Author(s): Simpson JJ, Davies WE
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Abstract Tinnitus is a debilitating condition from which some 0.5-1\% of the population of the Western world suffer sufficiently badly as to interfere with their normal working and leisure life. There is no satisfactory treatment at the present time and the uncertainty surrounding the mechanism of its generation makes it difficult to devise an effective cure. After much debate, the consensus of opinion amongst researchers regarding its site of origin is that it is primarily a central nervous system pathology although there certainly exists a class of patients whose tinnitus is peripherally based. In this paper, we provide some speculative ideas on how an initial auditory insult can be translated into central neurological substrates that represent tinnitus. Plastic changes arising from sensory deprivation trigger a change in synaptology and neurotransmission with a consequent change in receptor configuration. From neuroanatomical considerations and analogies with other clinical conditions, we postulate the involvement of serotonin (5-HT) in these plastic changes and consider the evidence available from the use of serotonergic drugs in different conditions. A possible relationship between 5-HT and lidocaine is also discussed.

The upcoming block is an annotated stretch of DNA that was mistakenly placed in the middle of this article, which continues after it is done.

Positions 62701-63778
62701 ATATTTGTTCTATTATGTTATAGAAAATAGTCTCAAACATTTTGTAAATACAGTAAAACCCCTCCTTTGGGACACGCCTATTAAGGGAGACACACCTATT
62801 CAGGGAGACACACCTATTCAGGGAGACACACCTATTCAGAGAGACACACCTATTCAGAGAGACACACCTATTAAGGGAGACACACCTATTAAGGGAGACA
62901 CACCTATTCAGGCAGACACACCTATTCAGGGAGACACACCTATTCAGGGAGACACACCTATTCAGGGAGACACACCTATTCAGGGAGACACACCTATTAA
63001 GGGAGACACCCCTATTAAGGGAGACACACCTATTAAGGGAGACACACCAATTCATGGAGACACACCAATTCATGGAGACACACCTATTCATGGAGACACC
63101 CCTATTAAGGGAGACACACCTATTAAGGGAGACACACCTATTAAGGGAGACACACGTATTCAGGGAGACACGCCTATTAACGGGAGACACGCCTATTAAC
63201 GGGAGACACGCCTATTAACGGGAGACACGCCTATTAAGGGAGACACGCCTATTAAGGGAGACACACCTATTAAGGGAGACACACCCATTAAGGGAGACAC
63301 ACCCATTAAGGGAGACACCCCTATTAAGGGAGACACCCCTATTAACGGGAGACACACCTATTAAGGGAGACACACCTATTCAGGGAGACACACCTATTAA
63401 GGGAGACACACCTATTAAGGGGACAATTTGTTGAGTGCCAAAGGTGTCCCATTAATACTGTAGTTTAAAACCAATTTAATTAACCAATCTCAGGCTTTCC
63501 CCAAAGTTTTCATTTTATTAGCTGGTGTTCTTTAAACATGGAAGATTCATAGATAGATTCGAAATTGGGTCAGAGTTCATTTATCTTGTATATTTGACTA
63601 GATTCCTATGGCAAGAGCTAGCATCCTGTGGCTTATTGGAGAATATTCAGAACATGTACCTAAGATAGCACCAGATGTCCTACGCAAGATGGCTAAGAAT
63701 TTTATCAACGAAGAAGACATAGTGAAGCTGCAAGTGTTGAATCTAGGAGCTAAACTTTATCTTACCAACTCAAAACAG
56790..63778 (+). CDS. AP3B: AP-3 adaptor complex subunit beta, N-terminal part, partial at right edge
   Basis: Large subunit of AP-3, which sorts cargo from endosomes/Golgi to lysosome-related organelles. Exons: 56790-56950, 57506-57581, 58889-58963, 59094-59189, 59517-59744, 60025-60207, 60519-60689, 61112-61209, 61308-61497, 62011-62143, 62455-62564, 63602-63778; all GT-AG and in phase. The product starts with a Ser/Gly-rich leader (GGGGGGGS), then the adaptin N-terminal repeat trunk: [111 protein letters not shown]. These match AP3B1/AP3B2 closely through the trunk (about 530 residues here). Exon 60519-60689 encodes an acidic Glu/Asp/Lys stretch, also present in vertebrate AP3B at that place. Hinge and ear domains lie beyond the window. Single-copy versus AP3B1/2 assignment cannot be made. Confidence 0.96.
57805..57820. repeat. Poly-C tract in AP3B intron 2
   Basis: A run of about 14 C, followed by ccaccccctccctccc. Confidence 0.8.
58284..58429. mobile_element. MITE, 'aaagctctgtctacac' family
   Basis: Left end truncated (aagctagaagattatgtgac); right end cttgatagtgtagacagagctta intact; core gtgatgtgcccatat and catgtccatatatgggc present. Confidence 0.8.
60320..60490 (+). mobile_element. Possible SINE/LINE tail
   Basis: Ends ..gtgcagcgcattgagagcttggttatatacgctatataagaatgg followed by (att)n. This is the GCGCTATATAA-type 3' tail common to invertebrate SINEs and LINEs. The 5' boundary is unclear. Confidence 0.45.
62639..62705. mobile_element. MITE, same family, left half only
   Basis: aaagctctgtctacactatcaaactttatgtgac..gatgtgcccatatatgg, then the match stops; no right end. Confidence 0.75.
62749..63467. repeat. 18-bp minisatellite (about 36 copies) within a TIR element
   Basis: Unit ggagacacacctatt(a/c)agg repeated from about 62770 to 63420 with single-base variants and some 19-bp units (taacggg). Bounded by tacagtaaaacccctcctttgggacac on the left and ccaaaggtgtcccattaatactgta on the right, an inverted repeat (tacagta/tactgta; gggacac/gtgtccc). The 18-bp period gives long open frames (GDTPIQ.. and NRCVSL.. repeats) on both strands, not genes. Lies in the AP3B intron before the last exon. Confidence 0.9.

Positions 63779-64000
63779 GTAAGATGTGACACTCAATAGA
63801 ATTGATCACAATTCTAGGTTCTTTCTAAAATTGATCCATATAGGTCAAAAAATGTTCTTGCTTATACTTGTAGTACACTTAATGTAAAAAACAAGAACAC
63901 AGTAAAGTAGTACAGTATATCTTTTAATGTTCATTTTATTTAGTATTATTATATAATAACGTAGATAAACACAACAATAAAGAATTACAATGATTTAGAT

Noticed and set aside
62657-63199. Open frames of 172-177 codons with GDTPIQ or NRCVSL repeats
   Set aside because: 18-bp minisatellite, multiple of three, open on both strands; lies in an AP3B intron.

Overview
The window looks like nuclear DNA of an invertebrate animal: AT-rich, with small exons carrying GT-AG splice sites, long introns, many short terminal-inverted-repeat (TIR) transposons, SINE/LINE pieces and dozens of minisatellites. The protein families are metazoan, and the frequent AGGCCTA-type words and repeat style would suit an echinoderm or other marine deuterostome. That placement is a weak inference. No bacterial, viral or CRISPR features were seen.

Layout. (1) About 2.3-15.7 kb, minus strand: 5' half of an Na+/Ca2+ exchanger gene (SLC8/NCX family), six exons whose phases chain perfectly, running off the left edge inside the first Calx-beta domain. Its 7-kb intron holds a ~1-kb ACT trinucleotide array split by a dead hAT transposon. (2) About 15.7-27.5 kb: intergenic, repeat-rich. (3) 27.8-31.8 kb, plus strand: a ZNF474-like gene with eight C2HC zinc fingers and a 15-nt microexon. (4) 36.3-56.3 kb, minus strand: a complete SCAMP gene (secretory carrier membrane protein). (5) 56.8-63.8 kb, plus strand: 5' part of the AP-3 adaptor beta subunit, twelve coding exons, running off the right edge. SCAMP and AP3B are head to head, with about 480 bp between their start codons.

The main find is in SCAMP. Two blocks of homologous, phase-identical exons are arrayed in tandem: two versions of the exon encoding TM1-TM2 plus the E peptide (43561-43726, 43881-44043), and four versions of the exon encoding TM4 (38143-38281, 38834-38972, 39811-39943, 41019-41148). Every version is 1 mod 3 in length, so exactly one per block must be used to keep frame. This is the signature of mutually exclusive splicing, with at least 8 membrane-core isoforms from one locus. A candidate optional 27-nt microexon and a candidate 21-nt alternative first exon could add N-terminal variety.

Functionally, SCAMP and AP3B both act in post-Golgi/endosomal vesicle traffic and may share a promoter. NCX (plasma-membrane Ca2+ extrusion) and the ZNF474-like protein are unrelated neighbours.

This article was published in Hear Res
and referenced in Journal of Gerontology & Geriatric Research